Case Report Top

A 58-year-old woman presented to the emergency department after she awoke in the morning with cough. She went to sleep with a chewing gum in her mouth and when she awoke, the gum was no longer present. She reported sleeping many times with chewing gum in her mouth without any problems. She denied any other significant medical history and was a lifelong non-smoker. She denied dyspnea or fever, but reported some substernal chest discomfort and minimal blood tinged phlegm. Her presentation prompted the performance of a chest roentgenogram [Figure 1] and computed axial chest tomogram [Figure 2]. The prior was unremarkable, but the latter confirmed the presence of a foreign body in the left proximal mainstem bronchus. The patient then underwent a flexible bronchoscopy through an endotracheal tube, with the use of a 5.2-mm Olympus Flexible Video Bronchoscope (Olympus America, Center Valley, PA, USA). A foreign body, identified as chewed gum, was noted in the proximal left mainstem bronchus. Repeated attempts to remove the gum with forceps and a basket were unsuccessful, with only small pieces being removed. We then decided to try to remove the gum with the use of the cryotherapy probe. The ERBE cryotherapy system (Erbokryo, ERBE Cryosurgery, Tu¨bingen, Germany) was utilized, with a 1.9-mm cryotherapy probe. This allowed us to successfully remove en-bloc the entire chewing gum. The patient tolerated the procedure well and was discharged the next day with no complications, and with resolution of symptoms. Four weeks later during a routine follow-up, she reported no further problems.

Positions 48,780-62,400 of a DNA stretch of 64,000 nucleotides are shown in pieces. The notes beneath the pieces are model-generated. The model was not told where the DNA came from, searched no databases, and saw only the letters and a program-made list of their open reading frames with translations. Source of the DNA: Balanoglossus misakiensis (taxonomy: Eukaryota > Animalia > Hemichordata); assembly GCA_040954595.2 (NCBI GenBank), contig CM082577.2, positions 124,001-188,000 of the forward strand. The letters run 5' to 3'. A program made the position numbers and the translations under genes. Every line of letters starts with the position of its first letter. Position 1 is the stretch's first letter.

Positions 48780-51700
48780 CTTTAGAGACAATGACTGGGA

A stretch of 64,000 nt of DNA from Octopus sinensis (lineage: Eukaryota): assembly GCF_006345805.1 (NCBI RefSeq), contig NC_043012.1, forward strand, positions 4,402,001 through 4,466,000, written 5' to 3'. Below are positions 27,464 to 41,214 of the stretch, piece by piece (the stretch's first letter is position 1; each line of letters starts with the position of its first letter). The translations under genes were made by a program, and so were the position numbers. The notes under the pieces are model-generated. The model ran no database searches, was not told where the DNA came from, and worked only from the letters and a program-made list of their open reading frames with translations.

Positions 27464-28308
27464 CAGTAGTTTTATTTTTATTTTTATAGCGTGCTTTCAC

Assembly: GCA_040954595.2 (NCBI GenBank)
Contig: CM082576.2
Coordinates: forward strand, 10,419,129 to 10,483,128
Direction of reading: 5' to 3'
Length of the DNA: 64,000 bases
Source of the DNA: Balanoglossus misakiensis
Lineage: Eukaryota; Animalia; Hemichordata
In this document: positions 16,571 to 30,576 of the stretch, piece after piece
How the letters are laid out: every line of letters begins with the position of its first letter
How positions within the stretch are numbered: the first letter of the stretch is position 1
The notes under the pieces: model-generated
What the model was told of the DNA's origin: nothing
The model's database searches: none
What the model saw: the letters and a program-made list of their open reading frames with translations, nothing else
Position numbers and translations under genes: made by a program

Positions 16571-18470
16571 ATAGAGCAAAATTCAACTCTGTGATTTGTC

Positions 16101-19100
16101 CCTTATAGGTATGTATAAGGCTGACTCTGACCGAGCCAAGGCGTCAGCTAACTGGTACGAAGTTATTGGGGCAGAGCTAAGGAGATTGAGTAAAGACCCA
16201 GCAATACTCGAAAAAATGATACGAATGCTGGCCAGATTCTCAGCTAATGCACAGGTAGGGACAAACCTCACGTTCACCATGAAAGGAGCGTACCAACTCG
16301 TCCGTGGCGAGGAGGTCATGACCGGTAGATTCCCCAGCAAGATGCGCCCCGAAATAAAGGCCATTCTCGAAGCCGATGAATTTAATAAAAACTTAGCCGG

Figure 1: Chest roentgenogram showing no evidence of a foreign body

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Figure 2: Computed axial tomogram demonstrates a radiopaque object in the left main stem

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   Discussion Top

Flexible catheters currently allow the use of cryotherapy through flexible bronchoscopes. The utility for cryotherapy is being more widely disseminated. The cryotherapy probe is utilized to not only treat endobronchial lesions and biopsy airway pathology, but also is an excellent instrument that can be used to remove foreign airway bodies. [5] Due to the mechanism facilitating the use of cryotherapy probes to remove foreign bodies, water content is required in the foreign object, suggesting that mostly organic material is appropriate for this approach. [6] In the case of our patient, we felt that chewed gum, despite being an insoluble substance and commonly inorganic, should still have enough water content to allow its removal with the cryotherapy probe. The principle of freezing gum to facilitate removal is a well-known household anecdote and has been marketed commercially (gum removal products). Under circumstances in which a foreign body does not have any or enough water content, one may consider spraying saline over the object and immediately freezing the foreign body which now contains water to allow for successful cryoextraction.